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Dialogues (100-200)

Steps to Successful Research!


  1. Finding Sources: Identifying your information need and then finding what you need
  2. Evaluating Sources: Learning to recognize when a source is the quality and content that you need
  3. Using Sources: Building your skills at using sources as evidence to support your arguments and in citing your sources


1. Finding Sources

What kind of source do I need: scholarly, peer-reviewed, magazine, news, website?

Carefully read the Canvas page for your course and the requirements of your assignment. And look at the page on the left for your class.

Where can I search for the sources I need for my paper?

Start Here: Library databases to help you develop your expertise in your topic (or to find a topic!). This is Research FOR expertise. Look also at the page for your class (on the left) for more places to search.

Continue Here: Search these library databases using keywords AFTER you have learned about your topic in the "Start Here" databases. This is Research FROM Expertise. These databases are best for peer-reviewed and scholarly/academic articles, but they also include trade journals or news articles.

Note. Learn more about keyword search skills you need for these databases. 

Continue Here: Search online IF this is allowed in your course.  

1. Google Site Search: search by the type of website

  • Add to any google search to limit results to university websites. Example: Are teenagers who play video games more violent?
  • Add to limit the results to government websites. Example: Is the constitution still relevant today?
  • Add site:website name to search a specific website. Example: immigration

2. Google Scholar Search: search scholarly works 

  • If you like an article and want to find more like it, click the "related articles" link to find more.
  • If you need to know if the article is peer-reviewed, copy and paste the title into the library search and look for the notice that it is peer-reviewed. Or google this: is "name of journal" peer-reviewed (remember, even if a journal uses peer-review, not all items in the journal are articles).

3. Elicit AI Search: search scholarly works

  • Ask Elicit a question, it will find academic journal articles and give summaries of their abstracts.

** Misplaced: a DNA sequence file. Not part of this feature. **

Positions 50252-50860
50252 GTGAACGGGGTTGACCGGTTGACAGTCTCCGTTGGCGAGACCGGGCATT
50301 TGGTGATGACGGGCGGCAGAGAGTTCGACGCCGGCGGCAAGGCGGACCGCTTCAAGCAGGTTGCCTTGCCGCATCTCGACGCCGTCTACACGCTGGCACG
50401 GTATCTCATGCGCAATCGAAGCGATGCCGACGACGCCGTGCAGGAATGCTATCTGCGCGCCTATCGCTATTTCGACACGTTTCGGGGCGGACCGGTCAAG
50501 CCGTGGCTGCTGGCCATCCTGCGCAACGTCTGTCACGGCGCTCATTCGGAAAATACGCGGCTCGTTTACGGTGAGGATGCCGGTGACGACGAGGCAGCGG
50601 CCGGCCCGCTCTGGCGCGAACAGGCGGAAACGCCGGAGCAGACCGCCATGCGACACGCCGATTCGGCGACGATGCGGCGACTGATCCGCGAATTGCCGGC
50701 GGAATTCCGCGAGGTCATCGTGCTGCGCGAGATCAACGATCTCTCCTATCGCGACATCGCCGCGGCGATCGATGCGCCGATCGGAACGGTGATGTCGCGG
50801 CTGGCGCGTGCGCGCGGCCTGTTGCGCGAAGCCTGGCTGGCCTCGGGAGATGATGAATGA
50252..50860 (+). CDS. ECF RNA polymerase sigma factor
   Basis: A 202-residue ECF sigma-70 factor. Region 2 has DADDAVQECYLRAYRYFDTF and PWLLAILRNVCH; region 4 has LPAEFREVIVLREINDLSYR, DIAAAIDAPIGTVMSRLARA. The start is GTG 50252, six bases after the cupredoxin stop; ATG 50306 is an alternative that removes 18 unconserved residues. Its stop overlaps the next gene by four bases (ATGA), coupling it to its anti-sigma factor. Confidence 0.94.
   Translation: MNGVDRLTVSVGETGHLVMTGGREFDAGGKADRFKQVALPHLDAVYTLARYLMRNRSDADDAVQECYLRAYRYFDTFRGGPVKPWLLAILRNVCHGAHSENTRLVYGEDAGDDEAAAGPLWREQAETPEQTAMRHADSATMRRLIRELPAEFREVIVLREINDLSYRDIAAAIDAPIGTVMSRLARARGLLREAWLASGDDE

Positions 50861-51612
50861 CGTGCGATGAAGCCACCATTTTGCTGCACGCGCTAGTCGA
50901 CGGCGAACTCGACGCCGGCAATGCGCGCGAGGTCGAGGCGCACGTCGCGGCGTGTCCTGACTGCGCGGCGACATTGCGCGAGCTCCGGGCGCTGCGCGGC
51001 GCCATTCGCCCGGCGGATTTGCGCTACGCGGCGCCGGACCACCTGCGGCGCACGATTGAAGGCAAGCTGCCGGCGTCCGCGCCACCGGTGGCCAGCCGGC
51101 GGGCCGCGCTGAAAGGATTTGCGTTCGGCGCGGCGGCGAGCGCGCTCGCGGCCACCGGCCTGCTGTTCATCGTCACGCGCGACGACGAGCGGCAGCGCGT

• Note. Elicit searches a limited number of articles (from Semantic Scholar's publishing partners). 

2. Evaluating Sources

What can I do to check if my sources are credible/reliable?

Try one of these options:

  1. Ask a librarian! They can help you check your sources to see if they match the assignment criteria.
  2. Try the 5Ws test. Assess the article/information by asking yourself: who, what, when, where, and why?
  3. Try the SIFT Method. Stop, Investigate the source, Find better coverage, Trace info to the source.
  4. Try the SMART check. Who or what is the SOURCE? What is their MOTIVE? Who is the AUTHOR, and what are their credentials? REVIEW the information, does anything sound untrue? TWO-SOURCE TEST, how does the information compare to other sources?


How do I know if my source will help me with my assignment?

You are the expert in your paper and topic so you are the best person to evaluate whether the information you find in a source is relevant to your assignment. But the library and your instructor are happy to help!

3. Using Sources

Where can I learn more about how to paraphrase and quote sources?

See this Grammarly guide to Paraphrasing for Better Research Papers. And this Purdue OWL guide - Paraphrase: Write it in your own words.


Where can I find information about citing my sources?

The Lynn Library Citing Your Sources page has all the information you need to create APA in-text and reference list citations. You can also Ask A Librarian! in our chat.